This study explores whether the nature of ownership may condition the extent and impact of political connections on credit risk decisions. We find politically connected boards to exert significant influence on credit risk. Further evidence shows that ownership type of the bank moderates the link between politically connected boards and credit risk. Specifically, state owned banks appear to be more susceptible to credit risk while independent directors in private banks tend to be effective monitors. Our findings have important implications for bank stability and provide a means to measure the success of corporate governance reforms carried out in emerging countries over the past two decades.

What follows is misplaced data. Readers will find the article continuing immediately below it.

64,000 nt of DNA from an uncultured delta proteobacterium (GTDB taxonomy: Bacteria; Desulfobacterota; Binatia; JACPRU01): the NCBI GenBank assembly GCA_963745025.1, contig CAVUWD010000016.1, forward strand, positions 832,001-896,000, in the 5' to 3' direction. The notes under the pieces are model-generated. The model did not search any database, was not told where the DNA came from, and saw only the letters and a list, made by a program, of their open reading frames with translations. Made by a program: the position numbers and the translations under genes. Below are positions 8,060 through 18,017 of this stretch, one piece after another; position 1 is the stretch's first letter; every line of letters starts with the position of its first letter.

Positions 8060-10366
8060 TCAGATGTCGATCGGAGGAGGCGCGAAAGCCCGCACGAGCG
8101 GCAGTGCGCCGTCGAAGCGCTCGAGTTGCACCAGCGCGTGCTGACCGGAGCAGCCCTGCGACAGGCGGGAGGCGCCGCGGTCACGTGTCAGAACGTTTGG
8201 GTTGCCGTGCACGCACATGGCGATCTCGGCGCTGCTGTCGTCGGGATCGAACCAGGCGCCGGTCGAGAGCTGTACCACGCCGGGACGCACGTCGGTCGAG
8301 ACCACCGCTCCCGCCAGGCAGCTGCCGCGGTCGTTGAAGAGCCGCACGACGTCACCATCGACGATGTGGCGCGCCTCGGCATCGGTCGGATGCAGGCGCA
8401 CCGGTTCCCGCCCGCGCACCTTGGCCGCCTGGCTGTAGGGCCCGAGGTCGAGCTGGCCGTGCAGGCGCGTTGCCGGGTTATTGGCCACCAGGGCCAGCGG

- Chinese commercial banks
- credit risk